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Tetracycline

Tetracycline

MayoClinic.com
Tetracycline (Class) (Oral Route,
Parenteral Route)

Description
Tetracyclines are used to treat infections and to help control acne. Demeclocycline,
doxycycline, and minocycline also may be used for other problems as determined by your
doctor. Tetracyclines will not work for colds, flu, or other virus infections.
Tetracyclines are available only with your doctor's prescription. Once a medicine has been approved for marketing for a certain use, experience may show that it is also useful for other medical problems. Although these uses are not included in product labeling, tetracyclines are used in certain patients with the following medical conditions: Lyme disease (for doxycycline and tetracycline) Malaria treatment (for doxycycline and tetracycline) Nocardiosis (a type of bacterial infection) (for doxycycline and minocycline) Ocular rosacea (a type of eye infection) (for doxycycline and tetracycline) Pneumothorax (a pocket of air in the space surrounding the lungs) (for doxycycline Shigellosis (a type of intestinal infection) (for doxycycline and tetracycline) Syndrome of inappropriate antidiuretic hormone (SIADH) (for demeclocycline) For patients taking this medicine for SIADH: Some doctors may prescribe demeclocycline for certain patients who retain (keep) more body water than usual. Although demeclocycline works like a diuretic (water pill) in these patients, it will not work that way in other patients who may need a diuretic. This product is available in the following dosage forms: Allergies
Tell your doctor if you have ever had any unusual or allergic reaction to medicines in this group or any other medicines. Also tell your health care professional if you have any other types of allergies, such as to foods dyes, preservatives, or animals. For non-prescription products, read the label or package ingredients carefully. Pediatric
Tetracyclines may cause permanent discoloration of teeth and slow down the growth of bones. These medicines should not be given to children 8 years of age and younger unless directed by the child's doctor. Geriatric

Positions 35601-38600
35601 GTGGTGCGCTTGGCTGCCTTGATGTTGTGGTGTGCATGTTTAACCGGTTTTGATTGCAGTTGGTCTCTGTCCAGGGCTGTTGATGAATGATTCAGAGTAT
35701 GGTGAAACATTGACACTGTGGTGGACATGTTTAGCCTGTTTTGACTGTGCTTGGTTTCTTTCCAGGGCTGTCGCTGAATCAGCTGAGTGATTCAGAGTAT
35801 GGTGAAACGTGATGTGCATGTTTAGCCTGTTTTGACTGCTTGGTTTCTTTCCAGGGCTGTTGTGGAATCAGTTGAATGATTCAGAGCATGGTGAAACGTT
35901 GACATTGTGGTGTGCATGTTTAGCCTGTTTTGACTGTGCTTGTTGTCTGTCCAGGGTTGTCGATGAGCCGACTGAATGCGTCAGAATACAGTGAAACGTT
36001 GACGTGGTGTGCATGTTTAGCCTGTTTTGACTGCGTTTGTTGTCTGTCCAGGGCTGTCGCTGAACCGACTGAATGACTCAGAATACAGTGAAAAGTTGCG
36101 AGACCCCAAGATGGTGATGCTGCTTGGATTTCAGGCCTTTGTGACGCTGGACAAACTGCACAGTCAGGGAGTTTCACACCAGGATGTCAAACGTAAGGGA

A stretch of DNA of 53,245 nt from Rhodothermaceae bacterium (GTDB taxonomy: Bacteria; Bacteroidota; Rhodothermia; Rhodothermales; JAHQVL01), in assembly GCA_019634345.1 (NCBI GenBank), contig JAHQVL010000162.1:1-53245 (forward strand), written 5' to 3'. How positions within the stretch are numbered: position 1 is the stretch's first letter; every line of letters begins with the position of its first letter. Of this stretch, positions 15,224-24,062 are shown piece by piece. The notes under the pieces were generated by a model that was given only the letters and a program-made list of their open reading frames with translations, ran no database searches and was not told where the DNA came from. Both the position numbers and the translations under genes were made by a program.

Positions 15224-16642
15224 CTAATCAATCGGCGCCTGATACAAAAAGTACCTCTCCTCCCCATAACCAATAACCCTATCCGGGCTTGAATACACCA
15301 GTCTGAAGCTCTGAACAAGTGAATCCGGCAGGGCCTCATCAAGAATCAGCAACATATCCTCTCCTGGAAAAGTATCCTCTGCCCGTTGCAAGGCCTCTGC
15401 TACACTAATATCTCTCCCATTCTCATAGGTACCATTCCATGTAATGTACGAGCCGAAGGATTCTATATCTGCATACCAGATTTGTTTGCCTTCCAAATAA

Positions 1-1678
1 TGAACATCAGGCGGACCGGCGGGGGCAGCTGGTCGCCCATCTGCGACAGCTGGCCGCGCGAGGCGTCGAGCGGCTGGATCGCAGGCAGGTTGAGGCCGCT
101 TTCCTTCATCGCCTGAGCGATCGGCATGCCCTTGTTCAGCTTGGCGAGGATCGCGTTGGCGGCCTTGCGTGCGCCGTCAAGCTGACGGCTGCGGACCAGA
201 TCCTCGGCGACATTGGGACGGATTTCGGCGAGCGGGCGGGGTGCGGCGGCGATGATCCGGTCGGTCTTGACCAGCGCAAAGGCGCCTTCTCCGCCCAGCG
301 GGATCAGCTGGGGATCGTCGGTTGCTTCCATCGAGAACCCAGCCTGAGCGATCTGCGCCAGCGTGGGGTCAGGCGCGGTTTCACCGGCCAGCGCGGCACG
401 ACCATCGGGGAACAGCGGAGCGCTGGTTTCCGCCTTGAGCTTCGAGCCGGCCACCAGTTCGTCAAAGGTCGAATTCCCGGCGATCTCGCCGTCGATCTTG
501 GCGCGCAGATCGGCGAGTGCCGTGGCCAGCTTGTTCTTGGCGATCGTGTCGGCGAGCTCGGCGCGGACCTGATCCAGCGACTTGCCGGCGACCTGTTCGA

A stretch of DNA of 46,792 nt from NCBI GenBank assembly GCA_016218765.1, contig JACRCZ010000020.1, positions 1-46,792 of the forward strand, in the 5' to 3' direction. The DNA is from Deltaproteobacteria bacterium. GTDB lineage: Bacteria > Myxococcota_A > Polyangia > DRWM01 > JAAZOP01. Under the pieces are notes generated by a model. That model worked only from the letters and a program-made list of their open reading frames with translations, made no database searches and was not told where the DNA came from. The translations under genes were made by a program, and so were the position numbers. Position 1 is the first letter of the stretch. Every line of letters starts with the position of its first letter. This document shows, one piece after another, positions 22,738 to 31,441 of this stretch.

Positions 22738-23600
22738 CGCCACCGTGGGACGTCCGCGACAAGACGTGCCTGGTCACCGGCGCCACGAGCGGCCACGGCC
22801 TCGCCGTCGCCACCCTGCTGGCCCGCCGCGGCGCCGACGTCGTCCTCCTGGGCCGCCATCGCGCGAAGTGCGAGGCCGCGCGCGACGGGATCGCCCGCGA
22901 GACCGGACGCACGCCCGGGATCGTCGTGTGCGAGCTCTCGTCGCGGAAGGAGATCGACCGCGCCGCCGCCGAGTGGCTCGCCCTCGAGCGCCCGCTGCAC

Many medicines have not been studied specifically in older people. Therefore, it may not be known whether they work exactly the same way they do in younger adults or if they cause different side effects or problems in older people. There is no specific information comparing use of tetracyclines in the elderly with use in other age groups. Pregnancy
Use is not recommended during the last half of pregnancy. If tetracyclines are taken during that time, they may cause the unborn infant's teeth to become discolored and may slow down the growth of the infant's teeth and bones. In addition, liver problems may occur in pregnant women, especially those receiving high doses by injection into a vein. Breastfeeding
Use is not recommended since tetracyclines pass into breast milk. They may cause the nursing baby's teeth to become discolored and may slow down the growth of the baby's teeth and bones. They may also increase the sensitivity of nursing babies' skin to sunlight and cause fungus infections of the mouth and vagina. In addition, minocycline may cause dizziness, light-headedness, or unsteadiness in nursing babies. Drug Interactions
Using medicines in this class with any of the following medicines is not recommended. Your doctor may decide not to treat you with a medication in this class or change some of the other medicines you take. Using medicines in this class with any of the following medicines is usually not recommended, but may be required in some cases. If both medicines are prescribed together, your doctor may change the dose or how often you use one or both of the medicines. Other Interactions
Certain medicines should not be used at or around the time of eating food or eating certain types of food since interactions may occur. Using alcohol or tobacco with certain medicines may also cause interactions to occur. The following interactions have been selected on the basis of their potential significance and are not necessarily all-inclusive. Other Medical Problems